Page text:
The composition of the story is unusual.  The standard men's adventure parts weren't long enough to fill out the already short 150 page, and I'm assuming the subplot was a departure for the series.  I've also read that the characters were different from the rest of the series, but I haven't read the others.

I don't know why this wasn't just a straight out regular men's adventure tale - Cain was certainly capable of them.  It's like he was more interested in writing the Cross story (I was certainly more interested reading it).  There's even a sub-sub-plot of an M.P. turned writer which sniffs of autobiography, with a lengthy section of that character's writing that feels like a fragment from an unfinished work.

I look forward to reading more Cain, but I have the suspicion that this piece maybe gave him more freedom than his other series work.

Paperback from AbeBooks

Wednesday, August 12, 2020

Reflections of Murder (1974)

Made for TV remake of Diabolique, notable for Sam Waterston playing a complete and utter bastard.  His wife and his mistress plot his murder, with the wife becoming unhinged after the body goes missing.  Some lesbian overtones with Tuesday Weld, which are evidently more explicit in the book.

Tuesday, August 11, 2020

Marvel Year Two: Ant-Man and the Wasp

A few changes to Ant-Man, maybe the only for a while.  We learn of his first mental breakdown, when his first wife is killed by Communists in Hungary.  He also teams up with the Wasp, a young socialite who vows to fight crime after the death of her father.  For a while, anyway

A charming, man-crazy pest, or stalking sexual harasser.  Let history be the judge.  Wasp is described as too young but technically an adult, so I'm guessing college age.  Don't know how old Pym is supposed to be, but he's all strictly business and not getting involved in an age-inappropriate romance.

Also, Pym is evidently supposed to be hunky.  I'm sure young girls in the 60s had pin-ups on their walls.

Soon after he's joined by the Wasp, Pym starts using his growth formula to become Giant-Man, with an effective limit of twelve feet.  Unless there are some surprises, we might not cover the duo for a while until something gets interesting - at least interesting for the Pyms.

(Tales to Astonish 39-50)

Collected in Ant-Man/Giant-Man Epic Collection: The Man in the Ant Hill, available from Amazon

Wednesday, August 5, 2020

Night of Terror (1972)

Night of Terror (1972)

Mobsters, led by Chuck Connors, terrorize two daycare workers who witness a murder.  One is put in a wheelchair, and Martin Balsam is hired as a bodyguard/physical therapist.  Managed to watch this one twice in one week before realizing I'd already seen it.

Tuesday, August 4, 2020

Marvel Year Two: Fantastic Four

Things start to get postmodern.  Lee and Kirby appear as characters who create comics based on the "real life" exploits of the FF.  I think this later this develops into Marvels Comics.  This leads into a  discussion responding to fan mail calling Sue a useless girl, showing that misogynist toxic fanboys predated the internet.  Reed jumps up on his soapbox and defends her, though saying that women are important because Abraham Lincoln had a mother doesn't quite have the impact he was intending.  It was at this point that SJWs and their virtue signalling destroyed childhoods forever, and no comic book was ever written again.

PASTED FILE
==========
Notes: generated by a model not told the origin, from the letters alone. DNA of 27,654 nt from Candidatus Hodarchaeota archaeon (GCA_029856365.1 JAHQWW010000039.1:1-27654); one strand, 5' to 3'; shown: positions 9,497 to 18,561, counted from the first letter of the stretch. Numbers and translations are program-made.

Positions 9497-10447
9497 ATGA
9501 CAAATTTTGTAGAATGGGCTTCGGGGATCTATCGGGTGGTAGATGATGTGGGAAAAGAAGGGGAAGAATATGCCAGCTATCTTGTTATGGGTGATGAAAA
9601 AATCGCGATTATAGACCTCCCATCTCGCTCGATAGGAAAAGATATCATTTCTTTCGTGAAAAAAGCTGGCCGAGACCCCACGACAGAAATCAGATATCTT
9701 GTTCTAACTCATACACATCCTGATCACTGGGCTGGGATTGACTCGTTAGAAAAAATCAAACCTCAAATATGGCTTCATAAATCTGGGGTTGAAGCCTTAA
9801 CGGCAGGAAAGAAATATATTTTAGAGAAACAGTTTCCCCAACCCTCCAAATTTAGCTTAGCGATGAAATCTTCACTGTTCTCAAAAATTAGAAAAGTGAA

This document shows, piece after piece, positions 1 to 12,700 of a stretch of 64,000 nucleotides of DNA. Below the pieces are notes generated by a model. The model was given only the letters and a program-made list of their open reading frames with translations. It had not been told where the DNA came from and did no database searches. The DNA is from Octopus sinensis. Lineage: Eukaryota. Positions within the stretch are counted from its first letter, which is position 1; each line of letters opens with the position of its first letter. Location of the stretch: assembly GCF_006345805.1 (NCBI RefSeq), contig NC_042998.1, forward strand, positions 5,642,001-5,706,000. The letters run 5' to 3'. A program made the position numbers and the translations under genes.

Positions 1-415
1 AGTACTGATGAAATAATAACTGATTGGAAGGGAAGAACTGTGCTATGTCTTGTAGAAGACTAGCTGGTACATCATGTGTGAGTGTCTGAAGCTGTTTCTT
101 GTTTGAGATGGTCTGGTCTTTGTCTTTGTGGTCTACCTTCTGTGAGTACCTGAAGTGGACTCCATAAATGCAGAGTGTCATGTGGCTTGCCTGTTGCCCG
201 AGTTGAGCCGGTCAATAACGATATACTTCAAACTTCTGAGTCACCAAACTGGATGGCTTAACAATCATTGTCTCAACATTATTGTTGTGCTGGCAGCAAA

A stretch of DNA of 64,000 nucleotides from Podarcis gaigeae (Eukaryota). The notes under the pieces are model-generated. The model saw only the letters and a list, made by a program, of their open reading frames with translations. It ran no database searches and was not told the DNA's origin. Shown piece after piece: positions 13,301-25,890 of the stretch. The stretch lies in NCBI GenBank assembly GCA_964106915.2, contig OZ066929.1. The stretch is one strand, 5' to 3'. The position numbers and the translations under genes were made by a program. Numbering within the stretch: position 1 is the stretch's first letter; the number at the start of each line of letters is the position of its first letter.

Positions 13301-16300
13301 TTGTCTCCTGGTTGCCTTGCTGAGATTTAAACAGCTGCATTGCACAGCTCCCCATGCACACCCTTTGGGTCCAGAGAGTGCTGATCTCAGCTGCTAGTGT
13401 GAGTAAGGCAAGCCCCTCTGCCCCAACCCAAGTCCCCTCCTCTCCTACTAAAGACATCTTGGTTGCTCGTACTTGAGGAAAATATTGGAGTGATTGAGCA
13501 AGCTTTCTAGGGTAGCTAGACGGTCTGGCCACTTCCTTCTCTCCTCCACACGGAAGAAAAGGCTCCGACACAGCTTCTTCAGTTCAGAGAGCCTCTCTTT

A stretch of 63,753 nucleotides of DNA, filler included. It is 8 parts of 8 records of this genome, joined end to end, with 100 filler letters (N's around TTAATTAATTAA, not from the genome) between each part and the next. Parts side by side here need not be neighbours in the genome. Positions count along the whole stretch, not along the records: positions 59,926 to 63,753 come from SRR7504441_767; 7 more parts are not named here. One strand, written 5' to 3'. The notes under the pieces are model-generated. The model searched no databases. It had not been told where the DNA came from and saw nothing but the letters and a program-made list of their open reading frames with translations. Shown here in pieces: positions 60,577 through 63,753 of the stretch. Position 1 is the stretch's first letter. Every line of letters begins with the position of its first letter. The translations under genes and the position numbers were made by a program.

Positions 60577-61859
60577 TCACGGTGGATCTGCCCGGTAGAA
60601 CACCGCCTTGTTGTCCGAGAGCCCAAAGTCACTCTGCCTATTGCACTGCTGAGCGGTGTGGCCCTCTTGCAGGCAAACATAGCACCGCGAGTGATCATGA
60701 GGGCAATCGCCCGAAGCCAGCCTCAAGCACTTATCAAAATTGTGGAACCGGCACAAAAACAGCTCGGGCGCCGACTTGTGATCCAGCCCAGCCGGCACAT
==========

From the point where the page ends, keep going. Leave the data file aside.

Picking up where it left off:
It's about ethics in gaming journalism!

Sarcasm, of course - comics were always political and dealt with social issues.  As with all social progress, one step forward, two steps back.  I'm guessing this give Stan an idea to flesh out Sue's character, and this is where she starts simpering, between doing the cleaning and stenography for the group, or just standing around looking pretty.

We're introduced to the Impossible Man, who's the Mister Mxyzptlk/Bat-Mite/Great Gazoo type character for Marvel.  His race's power is to instantly evolve to avoid danger, basically the same as Darwin decades later.

Johnny is 16 in 1963, and they keep adding powers, the latest is that he can raise his body temperature which increases his physical strength.  They gave up on Johnny's secret identity almost right away.

Reed got his white hair from fighting Nazis.  Thing can lift 5 tons.  He's dropped the "bah" and has a feud with Yancy Street but hasn't picked up his catchphrases quite yet.

(Fantastic Four 10-21, Annual 1; Strange Tales 104-115, Annual 2)

Available in:
Fantastic Four Epic Collection 1
Fantastic Four Epic Collection 2
The Human Torch & The Thing: Strange Tales - The Complete Collection 

Monday, August 3, 2020

Boyette’s Citrus Attraction

The best roadside attractions are equal parts Walt Disney and Ed Gein.  Here in 2020 you don't find much that isn't quirky or creepy on purpose, but screw it, this looks like a fun place.

Been enjoying the Carpetbagger's channel, check him out!